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Singapore's new International Commercial Court issues first written judgment

Dominique Hogan-Doran SC

The recently established Singapore International Commercial Court ("SICC") has issued its first written judgment, in a case concerning a joint venture between parties in Australia and Indonesia, with associated companies in Singapore: SIC/S 1/2015 - BCBC Singapore Pte Ltd and Anor v PT Bayan Resources TBK and Anor [2016] SGHC(I) 01 (12 May 2016).

The SICC is a new division of the Singapore High Court and part of the Supreme Court of Singapore designed to deal with transnational commercial disputes. It comprises both local and international judges. The Republic's first international commercial court case makes history with two distinguished international judges sitting with a presiding local judge to hear this US$800 million (S$1.1 billion) dispute.

The Court in these proceedings comprised of Singapore Justice Quentin Loh, and International Judges Vivian Ramsey and Anselmo Reyes.  Before stepping down in 2014, Sir Vivian served for nine years as a Judge of the High Court (Queen’s Bench Division) of England and Wales, including a period as Judge in charge of the Technology and Construction Court. The Hon. Justice Anselmo Reyes was appointed as a Judge of the Court of First Instance in Hong Kong and served in that capacity from 2003 to 2012.

The significance of the first SICC case was not lost on the presiding Justice Quentin Loh, who was reported by Singapore's Strait Times in November 2015 to have remarked:

"This court signifies not only the aspirations of Singapore to establish itself as a dispute-resolution hub, but it also reflects the needs of international trade and commerce for different fora, for different kinds of dispute-resolution methodologies to resolve the many different types of disputes that can and unfortunately do arise from time to time."

Joint Venture Dispute

The case concerns a joint venture in Indonesia between publicly listed parties from Australia and Indonesia and their associated companies. The joint venture sought to exploit a patented technology, a binderless coal briquetting process (“the BCB Process”), developed in Australia, to produce and sell upgraded sub-bituminous coal from East Kalimantan.

A claim was brought by BCBC Singapore Pte Ltd (“BCBCS”) and its affiliate company in Australia against PT Bayan Resources TBK (“BR”), an Indonesian company, and its affiliate company in Singapore. BR conversely commenced a counterclaim against BCBCS and its parent company in Australia, White Energy Company Limited.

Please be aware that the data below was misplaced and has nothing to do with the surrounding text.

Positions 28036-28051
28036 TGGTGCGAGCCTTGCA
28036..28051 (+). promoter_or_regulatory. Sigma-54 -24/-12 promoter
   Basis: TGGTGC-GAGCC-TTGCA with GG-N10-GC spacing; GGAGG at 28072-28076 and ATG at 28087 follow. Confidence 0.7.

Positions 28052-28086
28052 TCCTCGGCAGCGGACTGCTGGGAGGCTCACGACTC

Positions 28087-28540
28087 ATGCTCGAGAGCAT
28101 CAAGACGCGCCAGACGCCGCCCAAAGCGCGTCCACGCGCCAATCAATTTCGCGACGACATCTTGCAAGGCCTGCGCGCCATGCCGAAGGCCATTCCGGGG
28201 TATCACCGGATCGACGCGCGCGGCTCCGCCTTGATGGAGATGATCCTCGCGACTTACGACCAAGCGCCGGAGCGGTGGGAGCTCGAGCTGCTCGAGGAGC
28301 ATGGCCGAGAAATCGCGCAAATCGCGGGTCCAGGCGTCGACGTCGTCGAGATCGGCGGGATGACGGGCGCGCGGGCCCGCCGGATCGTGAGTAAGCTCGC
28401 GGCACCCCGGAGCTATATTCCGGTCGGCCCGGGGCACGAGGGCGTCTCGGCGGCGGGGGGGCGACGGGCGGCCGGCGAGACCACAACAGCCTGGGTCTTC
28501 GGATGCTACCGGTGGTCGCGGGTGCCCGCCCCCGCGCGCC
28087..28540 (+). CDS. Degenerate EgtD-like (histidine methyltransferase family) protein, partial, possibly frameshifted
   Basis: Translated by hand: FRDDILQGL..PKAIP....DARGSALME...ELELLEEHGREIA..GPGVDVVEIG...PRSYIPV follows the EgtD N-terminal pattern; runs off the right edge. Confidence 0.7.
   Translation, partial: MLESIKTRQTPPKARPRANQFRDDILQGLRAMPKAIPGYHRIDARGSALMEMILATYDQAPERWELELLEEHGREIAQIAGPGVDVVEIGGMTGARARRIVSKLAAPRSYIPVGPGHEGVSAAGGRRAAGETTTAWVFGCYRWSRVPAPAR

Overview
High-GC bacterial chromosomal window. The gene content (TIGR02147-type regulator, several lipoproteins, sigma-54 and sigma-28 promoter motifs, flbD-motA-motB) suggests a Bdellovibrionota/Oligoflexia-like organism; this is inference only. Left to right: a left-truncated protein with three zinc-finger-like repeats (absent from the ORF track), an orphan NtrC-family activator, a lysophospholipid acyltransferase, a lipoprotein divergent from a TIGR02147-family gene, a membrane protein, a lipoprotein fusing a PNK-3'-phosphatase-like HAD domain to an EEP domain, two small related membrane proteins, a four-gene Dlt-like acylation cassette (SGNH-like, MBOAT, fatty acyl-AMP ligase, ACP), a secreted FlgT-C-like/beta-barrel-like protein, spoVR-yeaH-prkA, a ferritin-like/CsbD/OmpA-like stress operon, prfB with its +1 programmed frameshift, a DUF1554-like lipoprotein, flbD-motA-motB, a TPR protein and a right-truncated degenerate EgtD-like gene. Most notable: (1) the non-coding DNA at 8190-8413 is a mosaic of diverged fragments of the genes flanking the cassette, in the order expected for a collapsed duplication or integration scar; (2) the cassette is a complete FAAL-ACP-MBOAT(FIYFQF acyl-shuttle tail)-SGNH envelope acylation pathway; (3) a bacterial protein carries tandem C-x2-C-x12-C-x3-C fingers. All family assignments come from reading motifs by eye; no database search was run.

The parties’ commercial relationship began in 2006 when they signed a joint venture deed. However, due to unexpected developments and increased expenses pertaining to the joint venture, including intervening legislation in Indonesia which regulated the sale of coal, numerous agreements, memoranda and a side letter were entered into between the parties during the period 2007 to 2011, resulting in a complex contractual matrix. 

SICC Proceedings

The parties agreed to have the dispute resolved in tranches; the first tranche to ascertain the true meaning and exact nature and scope of a number of provisions in the various agreements and the parties’ obligations. The parties agreed the Court would determine (a) funding issues, (b) coal supply issues and illegality; and (c) counterclaim issues on implied duties. 

In its judgment, the Court held that BR was not obliged to provide funding to the joint venture during the period of November 2011 to March 2012 (which was the period in which the dispute between the joint venture parties came to a head). Although the parties had entered into various subsequent agreements during the course of the joint venture, on a true construction of those agreements, the parties never gave up certain core rights under the original joint venture deed which required the agreement of both parties on the funding to be contributed to the joint venture and the right to refuse to provide additional funding at their absolute discretion.  

The Court declined to decide whether BR had an obligation to supply coal during this same time period due to the lack of evidence led on this issue, preferring to decide the issue at a subsequent tranche when the parties have the opportunity to lead relevant evidence to enable findings of fact on which the issue could be properly decided. The Court further held that the arrangement between the parties regarding the supply of coal was not void for illegality as it did not contravene Indonesian law. The coal would be sold at the regulated price and the Indonesian government would receive full royalties and taxes on the coal transactions. 

As for BR's counterclaim, the Court found that BCBCS was only obliged to assist in the development of the BCB Process and that its obligations did not extend to designing, building or operating the coal upgrading plant. Given these findings, it was not strictly necessary for the Court to determine whether BCBCS had an obligation to ensure that a certain minimum amount of upgraded coal briquettes would be produced within a reasonable period of time. Nevertheless, the Court found that BCBCS did not have such an obligation. The parties were aware at all times of the risks involved in the project and that the BCB Process was an unproven technology. Accordingly, an obligation of guaranteed performance could not be justified.

The Court has accorded the parties 30 days to consider the judgment and to then decide on the future conduct of the case.


Dominique Hogan-Doran SC FCIArb is a member of the Australian Bar and a Registered Foreign Lawyer with the Singapore International Commercial Court.

Liability limited under a scheme approved under professional standards legislation.